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Tanzania

Come and experience the continents greatest natural spectacle – the largest migration of animals on earth. Each year, between July and December, about 1.5 million wildebeest and 300,000 zebra and antelope start their long trek from Tanzania’s Serengeti Plains to Kenya’s Masai Mara National Reserve. A multi-sensory and unforgettable experience.

This low-key, unassuming country is home to some of Africa’s most famed tourist destinations: Serengeti, Ngorongoro, Tarangire, Kilimanjaro, Zanzibar.  The soda lakes of Tanzania are also a source of fascination due to the sheer ethereal beauty of the water, coloured silver and white by the mineral deposits. The lakes are also home to large populations of pink flamingos, storks and herons. Bird-watching and game viewings along their shores are popular activities.

While most visitors will congregate at these undeniably exotic spots, Tanzania has many other hidden natural, historical and cultural gems, including 19th-century caravan routes, once-famed ports of call for Oriental merchant ships, ancient rock paintings, Africa’s largest protected natural area (Selous), as well as prime destinations for seeing chimpanzees in the wild. All this is held together by the beauty and dignity of over 100 ethnic groups that live amicably in Tanzania.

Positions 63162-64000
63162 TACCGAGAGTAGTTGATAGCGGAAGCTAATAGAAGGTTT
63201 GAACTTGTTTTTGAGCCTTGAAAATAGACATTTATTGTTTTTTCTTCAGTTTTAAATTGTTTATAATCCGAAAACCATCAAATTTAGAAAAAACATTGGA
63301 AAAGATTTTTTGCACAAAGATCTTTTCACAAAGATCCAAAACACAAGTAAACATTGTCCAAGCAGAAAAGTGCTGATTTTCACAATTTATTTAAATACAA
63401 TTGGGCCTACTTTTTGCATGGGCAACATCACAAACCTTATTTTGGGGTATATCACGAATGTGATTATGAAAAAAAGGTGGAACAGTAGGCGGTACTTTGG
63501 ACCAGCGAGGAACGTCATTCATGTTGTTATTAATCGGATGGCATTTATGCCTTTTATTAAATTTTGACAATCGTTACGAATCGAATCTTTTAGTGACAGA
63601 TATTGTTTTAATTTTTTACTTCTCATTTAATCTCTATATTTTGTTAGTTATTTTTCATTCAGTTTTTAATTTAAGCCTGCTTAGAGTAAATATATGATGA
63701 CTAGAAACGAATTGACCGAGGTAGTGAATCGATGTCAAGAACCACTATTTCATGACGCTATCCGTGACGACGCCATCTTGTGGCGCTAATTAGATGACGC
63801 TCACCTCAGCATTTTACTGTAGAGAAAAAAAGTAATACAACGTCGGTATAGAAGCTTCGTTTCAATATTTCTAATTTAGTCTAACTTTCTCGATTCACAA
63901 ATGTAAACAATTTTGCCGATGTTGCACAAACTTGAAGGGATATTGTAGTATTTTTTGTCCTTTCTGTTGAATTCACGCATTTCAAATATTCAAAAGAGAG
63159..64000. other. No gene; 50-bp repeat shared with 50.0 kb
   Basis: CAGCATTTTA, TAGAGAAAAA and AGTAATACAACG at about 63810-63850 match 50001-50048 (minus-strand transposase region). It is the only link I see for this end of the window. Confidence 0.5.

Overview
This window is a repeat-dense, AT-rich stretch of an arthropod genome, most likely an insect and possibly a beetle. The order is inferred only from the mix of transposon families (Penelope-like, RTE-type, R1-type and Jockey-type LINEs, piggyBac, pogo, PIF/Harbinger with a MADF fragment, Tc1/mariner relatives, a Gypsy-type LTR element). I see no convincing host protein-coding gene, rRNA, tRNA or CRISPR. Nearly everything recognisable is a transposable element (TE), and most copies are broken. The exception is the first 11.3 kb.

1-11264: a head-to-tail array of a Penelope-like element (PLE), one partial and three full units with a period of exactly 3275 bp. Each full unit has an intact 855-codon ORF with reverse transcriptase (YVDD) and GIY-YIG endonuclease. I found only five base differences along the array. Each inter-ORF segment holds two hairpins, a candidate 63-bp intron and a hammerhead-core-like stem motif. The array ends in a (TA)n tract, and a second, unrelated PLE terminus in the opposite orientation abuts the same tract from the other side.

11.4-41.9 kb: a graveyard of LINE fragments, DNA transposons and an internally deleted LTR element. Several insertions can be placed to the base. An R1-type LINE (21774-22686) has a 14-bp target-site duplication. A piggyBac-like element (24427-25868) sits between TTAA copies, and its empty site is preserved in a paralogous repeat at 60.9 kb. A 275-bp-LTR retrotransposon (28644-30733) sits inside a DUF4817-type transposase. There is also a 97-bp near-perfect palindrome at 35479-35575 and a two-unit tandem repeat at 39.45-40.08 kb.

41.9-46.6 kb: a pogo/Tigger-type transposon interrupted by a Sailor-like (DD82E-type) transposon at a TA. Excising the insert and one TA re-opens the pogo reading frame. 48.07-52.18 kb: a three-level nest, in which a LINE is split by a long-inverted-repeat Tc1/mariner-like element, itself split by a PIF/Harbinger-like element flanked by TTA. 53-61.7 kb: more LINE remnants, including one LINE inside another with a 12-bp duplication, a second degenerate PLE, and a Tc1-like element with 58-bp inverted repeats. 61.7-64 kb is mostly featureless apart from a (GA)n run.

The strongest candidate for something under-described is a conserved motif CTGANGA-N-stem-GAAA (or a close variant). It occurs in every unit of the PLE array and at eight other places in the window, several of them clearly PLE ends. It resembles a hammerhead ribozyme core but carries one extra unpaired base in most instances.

Serengeti National Park – famed for viewing the annual migration, the Serengeti also has the highest concentration of large mammals on this planet. World-renowned for its 2,500 lions – the largest concentration found anywhere.

Ngorongoro Crater Lodge – located on the edge of the world famous “World Heritage Site” of the Ngorongoro Crater. The design follows the Maasai mud-and-stick manyatta (homestead) style. The Ngorongoro Crater Lodge is without doubt one of the most architecturally spectacular safari lodges in Africa.

Lake Manyara – well known for its tree climbing lions, the soda ash lake and its flamingos, it also boasts a massive concentration of elephants, giraffes, zebras, wildebeest, impala, waterbuck, warthog, and leopards.

Mahale Mountains – go on a legendary journey to meet the most privileged primates on the planet: the wild chimpanzees of Mahale. 

Mount Kilimanjaro – It is the highest mountain in Africa, towering at 5,895 metres (19,341 ft) above sea level. The mountain is part of the Kilimanjaro National Park and is a major climbing destination. The mountain has been the subject of many scientific studies because of its shrinking glaciers and disappearing ice fields.

Selous National Park – Africa’s largest and oldest game reserve and one of Africa’s favourite game viewing areas. Covering 50,000 square kilometres, it’s one of the most scenic destinations and is relatively undisturbed by human impact

GOOD TO KNOW

TANZANIA AREA

119,000 km²

POPULATION

26 million

Capital of TANZANIA

Dodoma

Currency

Tanzanian Shilling

ClimatE

A tropical climate.  In the highlands, temperatures range between 10 and 20 °C (50 and 68 °F) during cold and hot seasons respectively.  The rest of the country has temperatures rarely falling lower than 20 °C (68 °F). The hottest period extends between November and February (25–31 °C or 77.0–87.8 °F).

People

120 African ethnic groups

Official language

Official language is Chichewa. English is spoken

Time

GMT + 2hours

“I never knew of a morning in Africa when I woke up that I was not happy.”

Ernest Hemingway